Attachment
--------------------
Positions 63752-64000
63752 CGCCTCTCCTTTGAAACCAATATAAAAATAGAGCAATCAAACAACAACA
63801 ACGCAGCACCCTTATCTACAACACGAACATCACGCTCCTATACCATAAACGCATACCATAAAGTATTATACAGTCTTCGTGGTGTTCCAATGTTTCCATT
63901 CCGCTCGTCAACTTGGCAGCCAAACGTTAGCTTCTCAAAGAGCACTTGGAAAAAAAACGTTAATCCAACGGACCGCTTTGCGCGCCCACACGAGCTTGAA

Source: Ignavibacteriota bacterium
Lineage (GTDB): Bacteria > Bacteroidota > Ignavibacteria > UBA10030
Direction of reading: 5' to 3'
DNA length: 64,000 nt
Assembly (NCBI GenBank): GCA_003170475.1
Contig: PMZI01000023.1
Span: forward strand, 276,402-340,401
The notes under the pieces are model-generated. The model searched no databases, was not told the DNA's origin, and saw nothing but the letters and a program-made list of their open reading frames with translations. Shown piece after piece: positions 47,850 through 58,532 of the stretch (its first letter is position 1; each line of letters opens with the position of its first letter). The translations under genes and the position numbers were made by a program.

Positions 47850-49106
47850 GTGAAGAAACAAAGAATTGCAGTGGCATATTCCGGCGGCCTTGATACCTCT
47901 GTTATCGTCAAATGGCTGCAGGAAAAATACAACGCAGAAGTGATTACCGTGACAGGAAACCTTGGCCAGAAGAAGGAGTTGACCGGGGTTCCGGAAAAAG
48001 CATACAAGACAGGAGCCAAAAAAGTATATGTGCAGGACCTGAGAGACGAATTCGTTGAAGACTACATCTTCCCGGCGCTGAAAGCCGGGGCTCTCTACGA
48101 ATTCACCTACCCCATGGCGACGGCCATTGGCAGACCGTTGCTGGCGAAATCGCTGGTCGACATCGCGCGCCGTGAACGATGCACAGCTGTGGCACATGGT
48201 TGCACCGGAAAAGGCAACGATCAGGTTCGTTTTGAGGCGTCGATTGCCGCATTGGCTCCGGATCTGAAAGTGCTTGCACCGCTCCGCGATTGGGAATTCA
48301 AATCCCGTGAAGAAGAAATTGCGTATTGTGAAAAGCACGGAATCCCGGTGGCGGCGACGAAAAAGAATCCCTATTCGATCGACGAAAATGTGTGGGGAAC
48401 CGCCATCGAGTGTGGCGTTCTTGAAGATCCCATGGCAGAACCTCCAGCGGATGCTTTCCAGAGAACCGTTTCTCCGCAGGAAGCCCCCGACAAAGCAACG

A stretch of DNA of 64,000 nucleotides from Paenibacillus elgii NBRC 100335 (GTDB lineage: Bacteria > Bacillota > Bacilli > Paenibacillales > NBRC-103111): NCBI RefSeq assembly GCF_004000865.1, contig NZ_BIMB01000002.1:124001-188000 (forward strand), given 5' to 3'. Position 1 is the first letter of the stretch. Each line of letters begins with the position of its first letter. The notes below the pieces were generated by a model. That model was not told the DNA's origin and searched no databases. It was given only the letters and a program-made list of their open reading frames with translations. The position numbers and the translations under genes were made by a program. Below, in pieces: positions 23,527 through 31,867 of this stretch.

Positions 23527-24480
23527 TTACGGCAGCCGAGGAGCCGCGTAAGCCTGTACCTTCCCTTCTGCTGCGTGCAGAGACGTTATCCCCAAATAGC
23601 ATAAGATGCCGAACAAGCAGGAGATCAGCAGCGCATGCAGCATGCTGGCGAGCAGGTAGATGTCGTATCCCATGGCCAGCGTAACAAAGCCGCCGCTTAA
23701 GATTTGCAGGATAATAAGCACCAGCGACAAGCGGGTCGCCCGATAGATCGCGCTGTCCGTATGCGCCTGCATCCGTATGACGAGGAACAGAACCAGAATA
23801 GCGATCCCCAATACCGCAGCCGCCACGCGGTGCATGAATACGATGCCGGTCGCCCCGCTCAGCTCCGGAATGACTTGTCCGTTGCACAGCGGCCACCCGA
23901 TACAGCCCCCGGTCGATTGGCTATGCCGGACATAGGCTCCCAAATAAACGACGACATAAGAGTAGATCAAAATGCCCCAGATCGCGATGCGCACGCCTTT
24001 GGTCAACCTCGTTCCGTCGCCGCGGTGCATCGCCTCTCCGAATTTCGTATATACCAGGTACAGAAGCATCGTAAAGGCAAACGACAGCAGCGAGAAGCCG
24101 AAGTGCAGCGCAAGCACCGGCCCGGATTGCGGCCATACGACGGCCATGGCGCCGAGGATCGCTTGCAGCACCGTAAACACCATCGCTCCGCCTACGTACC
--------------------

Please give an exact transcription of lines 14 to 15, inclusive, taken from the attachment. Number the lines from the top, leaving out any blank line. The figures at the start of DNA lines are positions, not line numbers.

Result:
47850 GTGAAGAAACAAAGAATTGCAGTGGCATATTCCGGCGGCCTTGATACCTCT
47901 GTTATCGTCAAATGGCTGCAGGAAAAATACAACGCAGAAGTGATTACCGTGACAGGAAACCTTGGCCAGAAGAAGGAGTTGACCGGGGTTCCGGAAAAAG